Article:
Termination of Residential Tenancies in NSW after the COVID-19 Moratorium

TERMINATION OF RESIDENTIAL TENANCIES IN NSW AFTER THE COVID-19 MORATORIUM

 

The temporary tenancy moratorium introduced by the NSW Government to restrict when landlords could evict residential tenants due to rental arrears as a result of COVID-19 ended on 26 March 2021.

From 27 March 2021, a six-month transitional period has begun.

NSW Fair Trading has introduced a flowchart to assist landlords and tenants to understand how the transitional measures may affect a tenancy agreement.

Step 1 – Establish if the tenant was COVID-Impacted during the moratorium period?

During the moratorium period, between April 2020-26 March 2021,

  1. Did one or more rent-paying members of the household:
    • lose their employment, income or work hours due to COVID-19, OR
    • have to stop working or substantially reduce work hours due to illness with COVID-19, another member of the household’s illness with COVID-19 or to care for a household or family member with COVID-19? AND
    • did this result in a reduction in the weekly household income (including government assistance) of at least 25%?

If so, the tenant was an ‘impacted tenant’.

  1. Did the ‘impacted tenant’ fail to pay rent or charges under their lease during the moratorium period that:
    • were payable, and
    • were not paid (either with or without the agreement of the landlord), and
    • are still owing?

If so, these are ‘arrears’.

If the above applies, the transitional measures apply.

Step 2 – Have the parties negotiated a repayment plan between themselves?

Step 2B – Use NSW Fair Trading Dispute Resolution (formal arrears repayment negotiation process)

  1. A landlord or a tenant can apply to NSW Fair Trading for assistance.
  2. NSW Fair Trading will request evidence to help parties negotiate the repayment plan.

Step 2C – Have the parties been able to agree to a repayment plan?

  1. If yes, the repayment plan documented should include:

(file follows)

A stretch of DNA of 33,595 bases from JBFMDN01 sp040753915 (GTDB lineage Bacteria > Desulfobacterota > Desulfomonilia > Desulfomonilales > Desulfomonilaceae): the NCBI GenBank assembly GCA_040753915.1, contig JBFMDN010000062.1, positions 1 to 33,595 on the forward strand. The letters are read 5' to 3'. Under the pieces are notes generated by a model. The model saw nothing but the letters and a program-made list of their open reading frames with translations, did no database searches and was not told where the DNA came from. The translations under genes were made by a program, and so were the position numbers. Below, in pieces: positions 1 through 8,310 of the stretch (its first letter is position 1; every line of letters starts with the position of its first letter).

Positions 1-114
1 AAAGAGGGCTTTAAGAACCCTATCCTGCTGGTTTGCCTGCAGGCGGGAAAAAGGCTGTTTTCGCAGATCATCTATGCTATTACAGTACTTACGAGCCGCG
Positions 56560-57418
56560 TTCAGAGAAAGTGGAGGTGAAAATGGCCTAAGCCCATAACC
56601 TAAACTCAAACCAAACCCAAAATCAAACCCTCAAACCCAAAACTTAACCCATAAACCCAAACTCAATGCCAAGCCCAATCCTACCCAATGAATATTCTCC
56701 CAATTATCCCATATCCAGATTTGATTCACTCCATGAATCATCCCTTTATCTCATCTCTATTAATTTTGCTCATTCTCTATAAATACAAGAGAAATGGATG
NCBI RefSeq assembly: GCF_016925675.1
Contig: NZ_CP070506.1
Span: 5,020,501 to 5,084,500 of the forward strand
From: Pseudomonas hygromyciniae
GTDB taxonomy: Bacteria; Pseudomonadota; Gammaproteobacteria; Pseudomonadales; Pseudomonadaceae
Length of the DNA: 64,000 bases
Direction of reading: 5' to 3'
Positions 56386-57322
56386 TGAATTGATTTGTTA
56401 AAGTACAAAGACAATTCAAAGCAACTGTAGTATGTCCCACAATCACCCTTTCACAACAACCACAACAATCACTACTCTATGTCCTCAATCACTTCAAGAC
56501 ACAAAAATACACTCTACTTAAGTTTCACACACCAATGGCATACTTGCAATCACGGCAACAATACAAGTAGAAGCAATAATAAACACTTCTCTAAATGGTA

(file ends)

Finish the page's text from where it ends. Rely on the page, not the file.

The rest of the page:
• total amount payable;
    • payment frequency and amount.
  2. If no, the landlord may issue a termination notice or apply to Tribunal for a termination order to end the tenancy.

A landlord cannot issue a termination notice unless:

  1. if no repayment plan is in place, they have participated in the formal arrears repayment negotiation process in good faith; OR
  2. if a repayment plan is in place, the tenant has missed more than two consecutive repayments; AND
  3. it is fair and reasonable to do so.

In deciding whether it would be fair and reasonable, the Tribunal will consider:

    • the steps taken by the landlord and tenant to negotiate a repayment plan;
    • any payments made by the tenant towards the arrears;
    • the general financial position of, and any financial hardship experienced by, the landlord or tenant;
    • the availability and affordability of reasonable alternative accommodation for the tenant; and
    • any special vulnerability of the impacted tenant.

Decision and orders are then made by NCAT and, if appropriate, the tenancy will end.

 

Article Written by Col Myers (May 2021)
Liability limited by a scheme approved under Professional Standards Legislation
Disclaimer – This article is provided for information purposes only and should not be regarded as legal advice.

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